Jim McNeely: Barefoot Dances

SOURCE:

Sign in to view read count
Jim McNeely is among the most interesting jazz composer-arrangers and pianists around today. He always thinks big and fresh when it comes to his writing, and he plays a gorgeous, sensitive piano. His latest album, Barefoot Dancers and Other Visions (Planet Arts), is an original seven-part suite that he arranged and conducted in 2014 with the Frankfurt Radio Big Band. The album was only recently released.

A veteran of the Thad Jones/Mel Lewis Orchestra and its successor, Mel Lewis and the Jazz Orchestra, McNeely was mentored by Bob Brookmeyer, who also thought expansively when scoring for large jazz ensembles. On this album, McNeely's ambitious suite ranges from the mildly avant-garde to beautifully phrased panoramic ballads. The result is a bouquet of moods and contrapuntal collaborations reminiscent in places of Brookmeyer's own Music For String Quartet & Orchestra in 2009, with the Metropole Orchestra and the Gustav Klimt String Quartet.

As McNeely writes in the album's liner notes:

“It take a few years of writing for a band before you really get to know them. I started working steady with the Frankfurt Radio Big Band in 2008. After three or four projects, I began to see the musicians' face on the score. I could hear their sounds; imagine their improvising. I could hear how they laugh. I was making thousands of arranging decisions based on the characteristics of each player. By the time I wrote the piece on this CD, I knew the ins and outs of this band so very well. I tailored my musical visions to fit each player in the ensemble and placed each soloist in a framework both familiar and challenging. This is truly a collaboration between the members of the band and myself."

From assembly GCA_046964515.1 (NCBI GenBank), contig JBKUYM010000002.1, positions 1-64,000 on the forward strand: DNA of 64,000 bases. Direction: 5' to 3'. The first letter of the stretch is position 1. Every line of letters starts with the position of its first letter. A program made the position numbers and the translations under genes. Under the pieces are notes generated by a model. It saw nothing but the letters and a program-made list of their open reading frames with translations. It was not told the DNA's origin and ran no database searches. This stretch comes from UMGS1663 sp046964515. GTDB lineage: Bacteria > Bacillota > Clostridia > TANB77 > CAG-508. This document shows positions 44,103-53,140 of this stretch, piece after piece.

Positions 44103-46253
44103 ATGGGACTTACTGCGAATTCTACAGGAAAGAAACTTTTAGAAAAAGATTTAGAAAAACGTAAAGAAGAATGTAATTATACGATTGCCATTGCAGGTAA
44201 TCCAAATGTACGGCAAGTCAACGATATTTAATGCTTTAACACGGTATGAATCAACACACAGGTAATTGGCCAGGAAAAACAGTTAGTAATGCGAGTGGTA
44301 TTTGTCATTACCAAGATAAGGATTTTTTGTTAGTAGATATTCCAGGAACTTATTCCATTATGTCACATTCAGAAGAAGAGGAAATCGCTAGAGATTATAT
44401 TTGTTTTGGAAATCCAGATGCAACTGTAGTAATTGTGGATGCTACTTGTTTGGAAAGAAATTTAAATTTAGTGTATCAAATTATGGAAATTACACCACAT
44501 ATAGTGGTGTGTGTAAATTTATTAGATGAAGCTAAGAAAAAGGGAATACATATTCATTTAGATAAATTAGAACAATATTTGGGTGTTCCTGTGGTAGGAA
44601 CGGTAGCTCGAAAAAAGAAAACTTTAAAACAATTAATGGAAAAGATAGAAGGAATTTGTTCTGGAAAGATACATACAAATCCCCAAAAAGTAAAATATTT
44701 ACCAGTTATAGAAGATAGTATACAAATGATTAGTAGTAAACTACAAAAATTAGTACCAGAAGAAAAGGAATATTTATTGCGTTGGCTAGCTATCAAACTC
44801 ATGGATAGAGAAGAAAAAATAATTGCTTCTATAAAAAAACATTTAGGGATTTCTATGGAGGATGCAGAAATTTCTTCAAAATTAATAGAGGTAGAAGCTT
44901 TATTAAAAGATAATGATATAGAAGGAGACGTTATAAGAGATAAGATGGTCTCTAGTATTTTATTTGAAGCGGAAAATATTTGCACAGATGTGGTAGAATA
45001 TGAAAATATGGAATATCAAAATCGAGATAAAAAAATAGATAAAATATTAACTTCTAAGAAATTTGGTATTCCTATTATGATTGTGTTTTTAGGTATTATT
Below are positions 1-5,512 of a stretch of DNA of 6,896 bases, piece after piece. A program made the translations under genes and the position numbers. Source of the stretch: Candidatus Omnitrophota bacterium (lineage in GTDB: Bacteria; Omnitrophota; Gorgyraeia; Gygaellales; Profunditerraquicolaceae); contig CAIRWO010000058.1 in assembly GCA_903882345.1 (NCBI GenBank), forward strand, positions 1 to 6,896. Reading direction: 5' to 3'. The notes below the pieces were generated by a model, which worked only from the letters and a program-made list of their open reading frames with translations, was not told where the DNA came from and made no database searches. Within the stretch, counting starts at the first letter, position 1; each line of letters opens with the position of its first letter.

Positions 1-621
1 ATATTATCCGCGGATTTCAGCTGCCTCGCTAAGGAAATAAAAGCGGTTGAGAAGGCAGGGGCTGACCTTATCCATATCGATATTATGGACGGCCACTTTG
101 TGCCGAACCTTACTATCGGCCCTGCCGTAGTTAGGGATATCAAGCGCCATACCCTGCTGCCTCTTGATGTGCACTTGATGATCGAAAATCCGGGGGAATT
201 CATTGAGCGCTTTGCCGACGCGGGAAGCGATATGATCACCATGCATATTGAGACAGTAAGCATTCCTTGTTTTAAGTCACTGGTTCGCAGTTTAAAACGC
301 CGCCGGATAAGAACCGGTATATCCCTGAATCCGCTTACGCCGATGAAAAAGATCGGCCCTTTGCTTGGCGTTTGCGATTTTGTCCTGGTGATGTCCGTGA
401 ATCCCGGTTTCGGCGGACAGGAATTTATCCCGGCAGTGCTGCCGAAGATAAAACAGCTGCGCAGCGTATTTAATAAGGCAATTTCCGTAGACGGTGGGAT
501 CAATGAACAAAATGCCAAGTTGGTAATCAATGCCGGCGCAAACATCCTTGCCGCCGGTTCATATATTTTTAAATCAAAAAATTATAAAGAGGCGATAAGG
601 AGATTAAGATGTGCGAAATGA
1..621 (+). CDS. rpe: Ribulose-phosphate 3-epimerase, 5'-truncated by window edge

A provocative and engaging album at a time when recording an original score with a top-notch jazz orchestra is becoming increasingly rare.

Continue Reading...

This story appears courtesy of JazzWax by Marc Myers.
Copyright © 2019. All rights reserved.

Tags

Shop for Music

Start your music shopping from All About Jazz and you'll support us in the process. Learn how.

More News